Penguin Bloom, Sam Bloom's unlikely saviour
Printed Mar 19, 2016 in The Australian
By Cam Bloom
I fell in love with Sam while eating a pie. She was wearing faded jeans, a white T-shirt and a royal blue apron dusted with flour; there was even a dab of flour on the tip of her nose. She was small, fearless, and cute as hell. Sam worked at her parents’ Newport Beach bakery in Sydney’s north on weekends and holidays while completing her nursing degree. She was raised to love hard work, abhor idleness, and laugh at pain. To her, a busy day is a good day and Panadol is for wimps.
I can’t imagine what Sam’s father thought when he realised I had a crush on his daughter. I had no interest in university and left school as soon as I could. At 13 I’d picked up my dad’s old camera and, from that moment on, I knew what my calling was. Whether I was learning my trade in the studio, printing images in a darkroom or out on assignment, almost every day would begin and end on a surfboard. It was no coincidence that my favourite break was directly across the road from the Surfside Pie Shop whenever Sam was standing behind the front counter.
We were both 19 when we went on our first date. She was my first, last and only serious girlfriend – I knew I’d found the love of my life. Our wedding was simple: close friends and family squeezed into our backyard around a borrowed chuppah (canopy). Besides our love of the ocean, we shared a passion for travel. Whenever we could get away to explore the world and experience new cultures we would shrug on backpacks and set off for parts unknown. By the time we celebrated our 10th anniversary we’d trekked around the Mediterranean and beyond. The further we went, the more deeply we fell in love. We felt blessed to share these extraordinary experiences and hoped that our children who arrived over the years, Rueben, Noah and Oliver, might one day enjoy a similar opportunity. As birthday parties came and went, we became increasingly excited about the boys being old enough for us to share our love of adventure travel with them.
We decided our first major family adventure should be close to home, so off we went to Thailand, where we planned to travel from Phuket to Chiang Mai and beyond and seek out hill tribes in the mountainous borderlands of Myanmar and Laos. Bundled into a minivan we pulled into a small coastal village on the Gulf of Thailand. At first light the following day we woke up eager to explore. The water was calling us so we all dived in and spent the next three hours laughing and splashing about like happy fools.
Back at the hotel, a sweet, elderly lady at the open-air bar offered to make us fresh juice. It was just what we needed. While slurping contentedly, we looked across the courtyard and spotted a spiral stairway leading to a rooftop viewing deck, so we headed up to get our bearings. This elevated vantage, just over two storeys high, offered uninterrupted views in every direction. I spotted a Buddhist temple glinting and shimmering in the distance so I took a few photos and made a mental note of where we should explore on our bicycles later that day. And then I heard a horrendous crash of broken bells, a violent ringing of metal striking stone.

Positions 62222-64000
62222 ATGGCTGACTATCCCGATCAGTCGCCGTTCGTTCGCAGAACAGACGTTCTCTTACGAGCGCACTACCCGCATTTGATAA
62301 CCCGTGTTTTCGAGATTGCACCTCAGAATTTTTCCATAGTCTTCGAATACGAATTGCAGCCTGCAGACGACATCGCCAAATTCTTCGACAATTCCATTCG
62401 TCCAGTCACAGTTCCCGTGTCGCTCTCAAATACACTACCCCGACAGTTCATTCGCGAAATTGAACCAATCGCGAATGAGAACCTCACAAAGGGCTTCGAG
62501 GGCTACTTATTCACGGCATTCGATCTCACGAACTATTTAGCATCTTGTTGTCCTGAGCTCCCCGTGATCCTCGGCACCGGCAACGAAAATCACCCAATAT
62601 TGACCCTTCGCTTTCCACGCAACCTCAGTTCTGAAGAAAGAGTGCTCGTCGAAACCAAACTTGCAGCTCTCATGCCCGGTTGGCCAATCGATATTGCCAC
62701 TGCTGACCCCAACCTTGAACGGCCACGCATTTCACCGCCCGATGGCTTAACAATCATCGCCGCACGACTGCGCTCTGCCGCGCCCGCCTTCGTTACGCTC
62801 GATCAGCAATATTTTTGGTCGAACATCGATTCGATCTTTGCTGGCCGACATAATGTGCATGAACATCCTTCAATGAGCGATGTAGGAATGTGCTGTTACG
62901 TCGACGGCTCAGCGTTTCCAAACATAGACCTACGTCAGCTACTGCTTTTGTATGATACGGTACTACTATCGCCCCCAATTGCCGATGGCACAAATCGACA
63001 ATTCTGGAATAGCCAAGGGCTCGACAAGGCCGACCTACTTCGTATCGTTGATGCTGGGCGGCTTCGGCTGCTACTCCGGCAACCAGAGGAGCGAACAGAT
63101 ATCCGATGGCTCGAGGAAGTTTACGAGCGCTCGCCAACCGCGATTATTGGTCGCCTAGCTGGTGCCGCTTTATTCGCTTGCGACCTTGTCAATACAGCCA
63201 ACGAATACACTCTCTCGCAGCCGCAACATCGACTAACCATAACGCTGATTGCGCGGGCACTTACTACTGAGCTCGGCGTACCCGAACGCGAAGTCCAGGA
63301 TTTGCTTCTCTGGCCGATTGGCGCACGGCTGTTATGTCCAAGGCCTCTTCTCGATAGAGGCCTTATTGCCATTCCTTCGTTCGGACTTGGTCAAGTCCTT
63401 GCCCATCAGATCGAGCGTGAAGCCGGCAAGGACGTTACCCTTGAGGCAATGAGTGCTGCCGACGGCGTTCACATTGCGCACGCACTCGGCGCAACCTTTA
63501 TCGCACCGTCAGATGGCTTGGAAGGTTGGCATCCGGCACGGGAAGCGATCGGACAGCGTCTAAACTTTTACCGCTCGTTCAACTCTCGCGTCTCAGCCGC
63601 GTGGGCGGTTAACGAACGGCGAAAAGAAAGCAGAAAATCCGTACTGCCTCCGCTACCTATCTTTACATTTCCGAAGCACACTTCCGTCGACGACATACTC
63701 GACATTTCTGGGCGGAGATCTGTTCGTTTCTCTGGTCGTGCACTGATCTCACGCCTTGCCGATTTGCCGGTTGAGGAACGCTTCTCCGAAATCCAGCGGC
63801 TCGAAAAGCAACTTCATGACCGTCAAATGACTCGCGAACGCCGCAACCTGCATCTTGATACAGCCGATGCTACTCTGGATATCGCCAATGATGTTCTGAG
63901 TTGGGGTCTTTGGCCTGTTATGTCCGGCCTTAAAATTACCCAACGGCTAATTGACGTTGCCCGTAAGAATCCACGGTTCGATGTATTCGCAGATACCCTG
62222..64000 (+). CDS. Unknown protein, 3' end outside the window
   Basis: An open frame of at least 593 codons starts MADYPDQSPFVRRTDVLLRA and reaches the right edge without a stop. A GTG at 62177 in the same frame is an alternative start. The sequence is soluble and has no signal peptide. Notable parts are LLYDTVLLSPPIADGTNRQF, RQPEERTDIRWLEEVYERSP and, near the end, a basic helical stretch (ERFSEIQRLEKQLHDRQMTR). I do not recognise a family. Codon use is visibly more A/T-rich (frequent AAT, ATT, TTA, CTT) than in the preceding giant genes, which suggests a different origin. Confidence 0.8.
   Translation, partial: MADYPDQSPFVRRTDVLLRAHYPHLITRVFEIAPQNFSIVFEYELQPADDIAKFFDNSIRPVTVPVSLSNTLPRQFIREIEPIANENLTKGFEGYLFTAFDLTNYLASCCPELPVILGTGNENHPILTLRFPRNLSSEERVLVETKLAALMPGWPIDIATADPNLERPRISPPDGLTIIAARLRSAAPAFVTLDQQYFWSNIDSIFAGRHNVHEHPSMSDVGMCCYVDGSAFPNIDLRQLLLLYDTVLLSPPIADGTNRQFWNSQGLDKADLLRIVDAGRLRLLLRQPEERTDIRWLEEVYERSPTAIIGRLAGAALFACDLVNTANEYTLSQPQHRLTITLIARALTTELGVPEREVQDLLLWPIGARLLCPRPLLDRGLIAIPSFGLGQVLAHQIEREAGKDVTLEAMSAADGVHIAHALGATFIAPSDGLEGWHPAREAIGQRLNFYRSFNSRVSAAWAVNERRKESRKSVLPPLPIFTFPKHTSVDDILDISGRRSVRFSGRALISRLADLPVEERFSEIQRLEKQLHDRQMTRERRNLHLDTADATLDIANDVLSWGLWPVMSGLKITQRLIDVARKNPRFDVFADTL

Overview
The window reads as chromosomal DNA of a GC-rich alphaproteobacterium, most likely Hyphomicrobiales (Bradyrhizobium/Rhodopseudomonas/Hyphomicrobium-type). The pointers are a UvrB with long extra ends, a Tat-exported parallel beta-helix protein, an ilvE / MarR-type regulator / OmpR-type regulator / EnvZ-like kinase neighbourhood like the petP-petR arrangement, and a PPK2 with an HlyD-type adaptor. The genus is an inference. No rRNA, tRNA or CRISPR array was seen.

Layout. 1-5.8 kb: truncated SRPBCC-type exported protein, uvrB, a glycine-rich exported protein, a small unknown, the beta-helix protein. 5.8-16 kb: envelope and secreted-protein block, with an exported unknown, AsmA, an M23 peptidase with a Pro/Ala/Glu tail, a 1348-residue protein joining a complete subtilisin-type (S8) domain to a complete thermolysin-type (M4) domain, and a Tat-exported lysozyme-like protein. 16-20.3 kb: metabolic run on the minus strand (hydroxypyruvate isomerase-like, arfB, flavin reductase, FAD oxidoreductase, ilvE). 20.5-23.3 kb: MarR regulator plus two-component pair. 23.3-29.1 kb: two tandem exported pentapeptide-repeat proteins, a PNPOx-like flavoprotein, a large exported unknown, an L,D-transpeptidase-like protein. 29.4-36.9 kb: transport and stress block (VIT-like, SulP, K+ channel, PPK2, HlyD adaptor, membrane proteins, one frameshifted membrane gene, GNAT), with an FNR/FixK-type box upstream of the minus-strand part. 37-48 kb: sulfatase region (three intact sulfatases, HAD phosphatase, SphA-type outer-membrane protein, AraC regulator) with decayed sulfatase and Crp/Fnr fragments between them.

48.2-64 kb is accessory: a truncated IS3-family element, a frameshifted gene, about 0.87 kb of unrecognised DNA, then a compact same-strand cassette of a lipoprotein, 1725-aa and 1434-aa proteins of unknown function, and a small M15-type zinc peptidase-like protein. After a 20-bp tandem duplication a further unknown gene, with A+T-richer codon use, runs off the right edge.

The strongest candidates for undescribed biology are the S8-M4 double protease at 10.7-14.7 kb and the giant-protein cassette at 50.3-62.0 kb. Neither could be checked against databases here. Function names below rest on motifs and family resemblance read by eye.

Sam had leant against the safety fence – parallel rows of steel poles bolted to concrete pillars via sturdy-looking timber posts that, unknown to us, were riddled with dry rot. Startled by the fence giving way, Sam was pulled off balance. She stood poised on the edge for a seemingly infinite sliver of time – leaning back over the void at an impossible angle, her slim arms waving wildly, fingers extended as if to find purchase in the air and take flight. And then she was gone.
She didn’t scream. I never heard her hit the ground. I dropped my juice and ran to the edge. Looking down was more terrible than I could have imagined. Sam lay twisted on the tiles 6m below. She was utterly still; unconscious but alive. Barely. Rushing down to kneel by her side I saw a hideous bony bulge in the middle of her back, an angry misshapen lump the size of my fist pushing through her T-shirt and I feared the worst. Sam had bitten through her tongue – her clenched teeth were stained red – and each ragged, gasping breath was a weak and bubbling spectral wheeze. Blood was seeping through her blonde hair everywhere I looked. Her head had been split open in two different directions.
I shouted for help. I shouted for an ambulance. I screamed for help again. I needed someone, anyone, to hold my boys back; I didn’t want them to see their mother like this. But when I looked up, all three were standing right next to me; silent, ashen-faced. Noah made no sound, but hot tears were streaming down his cheeks. The horror was too much for little Oli, who doubled over and vomited. Rueben, the eldest, did his best to be brave but, when he tried to speak, his voice came out a ghostly whisper: “Is Mummy going to die?”
Within 20 minutes, paramedics arrived and Sam was strapped to a long, orange spinal board. She would remain lashed to that orange plank for the next three days as she was rolled in and out of emergency rooms and then transferred by road to a far larger hospital closer to Bangkok where surgery would be performed and I would receive a full report. Sam’s skull was fractured in several places, and her brain was bleeding and badly bruised. Both lungs had ruptured and one had completely collapsed due to her chest cavity filling with blood. There wasn’t an organ in her body that hadn’t been battered, and her spine was shattered at T6 and T7, just below her shoulder blades. After resurfacing from the anaesthetic, Sam was able to breathe on her own, which was a huge relief, but she still couldn’t feel her legs.